Simpsons writer remembers his roots in Huron County



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It’s a long way from Exeter to Hollywood, but Simpsons writer and producer Tim Long hasn’t forgotten his roots in Huron County.


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“I miss Exeter every day,” he said on June 29 from Los Angeles.

Long has been with The Simpsons for over 20 years. Prior to joining what is now America’s longest-running prime-time television series in history, Long worked in the 1990s on Bill Maher’s Politically Incorrect and was chief writer for The Late Show with David Letterman. .

He said working on The Simpsons is beyond his dream job, as his role on the show has surpassed anything he thought he could happen in his career, which included several Emmy wins.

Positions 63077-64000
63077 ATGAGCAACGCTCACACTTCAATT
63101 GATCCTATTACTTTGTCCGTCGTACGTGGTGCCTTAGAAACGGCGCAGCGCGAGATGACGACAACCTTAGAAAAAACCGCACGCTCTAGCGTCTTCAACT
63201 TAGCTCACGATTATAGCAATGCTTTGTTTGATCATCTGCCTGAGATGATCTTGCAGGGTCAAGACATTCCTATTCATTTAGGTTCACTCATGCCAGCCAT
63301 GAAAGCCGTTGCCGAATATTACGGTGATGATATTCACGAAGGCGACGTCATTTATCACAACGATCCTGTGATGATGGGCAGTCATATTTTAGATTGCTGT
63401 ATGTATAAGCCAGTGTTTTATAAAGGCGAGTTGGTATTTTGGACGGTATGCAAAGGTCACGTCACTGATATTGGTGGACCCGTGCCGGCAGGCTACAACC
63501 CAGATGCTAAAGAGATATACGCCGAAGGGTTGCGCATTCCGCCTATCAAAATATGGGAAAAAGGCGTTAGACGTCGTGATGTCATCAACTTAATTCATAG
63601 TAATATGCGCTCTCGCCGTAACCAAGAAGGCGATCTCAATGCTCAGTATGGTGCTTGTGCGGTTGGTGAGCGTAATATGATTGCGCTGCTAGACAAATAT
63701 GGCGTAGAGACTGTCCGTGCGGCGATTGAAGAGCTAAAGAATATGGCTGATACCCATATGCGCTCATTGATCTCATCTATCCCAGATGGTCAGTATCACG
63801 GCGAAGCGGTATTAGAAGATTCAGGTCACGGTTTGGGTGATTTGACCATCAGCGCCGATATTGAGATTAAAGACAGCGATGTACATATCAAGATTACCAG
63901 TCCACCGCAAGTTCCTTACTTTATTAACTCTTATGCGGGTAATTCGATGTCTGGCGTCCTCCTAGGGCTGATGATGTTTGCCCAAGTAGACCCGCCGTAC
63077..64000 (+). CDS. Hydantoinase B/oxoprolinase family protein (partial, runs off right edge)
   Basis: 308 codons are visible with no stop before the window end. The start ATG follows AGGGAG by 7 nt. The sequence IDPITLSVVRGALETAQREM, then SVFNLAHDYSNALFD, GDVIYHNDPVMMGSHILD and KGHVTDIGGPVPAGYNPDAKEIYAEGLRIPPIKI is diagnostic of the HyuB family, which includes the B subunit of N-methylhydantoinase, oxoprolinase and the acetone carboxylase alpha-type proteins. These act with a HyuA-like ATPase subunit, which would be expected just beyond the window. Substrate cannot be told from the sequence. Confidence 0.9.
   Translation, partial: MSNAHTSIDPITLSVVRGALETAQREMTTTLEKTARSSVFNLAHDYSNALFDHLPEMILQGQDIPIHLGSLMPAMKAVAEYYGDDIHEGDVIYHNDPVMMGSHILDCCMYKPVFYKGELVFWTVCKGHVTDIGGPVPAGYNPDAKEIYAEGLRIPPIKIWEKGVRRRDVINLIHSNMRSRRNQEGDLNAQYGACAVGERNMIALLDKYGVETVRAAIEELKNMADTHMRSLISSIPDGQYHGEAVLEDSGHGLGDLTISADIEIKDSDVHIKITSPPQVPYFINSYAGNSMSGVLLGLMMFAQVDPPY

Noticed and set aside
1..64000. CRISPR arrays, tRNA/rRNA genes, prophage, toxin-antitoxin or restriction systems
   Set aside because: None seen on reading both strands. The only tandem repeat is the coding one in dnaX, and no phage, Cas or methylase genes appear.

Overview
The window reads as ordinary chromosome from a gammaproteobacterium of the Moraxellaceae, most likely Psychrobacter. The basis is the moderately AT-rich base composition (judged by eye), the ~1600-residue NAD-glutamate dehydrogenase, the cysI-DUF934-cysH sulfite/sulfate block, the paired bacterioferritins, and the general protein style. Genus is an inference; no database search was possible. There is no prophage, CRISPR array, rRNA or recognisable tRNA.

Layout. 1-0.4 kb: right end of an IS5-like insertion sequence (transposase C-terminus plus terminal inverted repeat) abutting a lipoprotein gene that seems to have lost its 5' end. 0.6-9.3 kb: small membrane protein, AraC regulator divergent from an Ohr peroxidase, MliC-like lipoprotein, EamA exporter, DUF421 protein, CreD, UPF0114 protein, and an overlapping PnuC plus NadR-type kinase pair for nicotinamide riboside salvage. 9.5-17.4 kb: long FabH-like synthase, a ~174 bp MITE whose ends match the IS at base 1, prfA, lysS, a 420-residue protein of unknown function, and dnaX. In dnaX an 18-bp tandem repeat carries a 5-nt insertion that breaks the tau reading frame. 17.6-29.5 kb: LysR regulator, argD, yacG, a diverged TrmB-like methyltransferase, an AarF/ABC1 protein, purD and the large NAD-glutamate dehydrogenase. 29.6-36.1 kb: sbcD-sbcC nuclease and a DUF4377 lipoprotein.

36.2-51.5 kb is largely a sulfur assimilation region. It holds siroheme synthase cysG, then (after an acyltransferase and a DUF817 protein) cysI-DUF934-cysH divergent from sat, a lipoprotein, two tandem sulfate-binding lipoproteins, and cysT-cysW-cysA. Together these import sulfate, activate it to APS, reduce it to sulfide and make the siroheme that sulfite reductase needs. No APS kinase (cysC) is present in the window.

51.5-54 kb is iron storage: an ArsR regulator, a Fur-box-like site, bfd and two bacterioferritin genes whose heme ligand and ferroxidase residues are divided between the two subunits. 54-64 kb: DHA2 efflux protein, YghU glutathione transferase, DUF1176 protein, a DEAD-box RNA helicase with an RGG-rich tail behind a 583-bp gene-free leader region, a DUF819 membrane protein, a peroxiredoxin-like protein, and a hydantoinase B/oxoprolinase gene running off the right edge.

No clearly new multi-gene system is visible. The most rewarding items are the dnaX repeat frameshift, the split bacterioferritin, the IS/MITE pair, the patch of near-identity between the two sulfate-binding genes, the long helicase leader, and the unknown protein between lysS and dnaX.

Long will soon be adding another achievement to his resume – his film The Exchange, directed by Borat’s Dan Mazer, will be released on July 30. Shot in the Ottawa area and set in a fictional city, the film is at least in part based on Long’s Childhood in Exeter, and the main character is called Tim Long. In The Exchange, Tim Long’s character family hosts an exchange student, which happened to Long when he was a grade 13 student at South Huron District High School.

“It was really an eye-opening experience, and it’s something I’ve always thought about,” he said.

“I’ve always told stories about my experiences and having an exchange student, and basically there are a lot of stories where the joke is kind of on me, because I was a lot more naive and innocent than I thought. “

Eventually, an agent encouraged Long to turn the stories into a movie, which he did. After a few drafts, the film was finally picked up and was shot in the Ottawa area in the spring of 2019.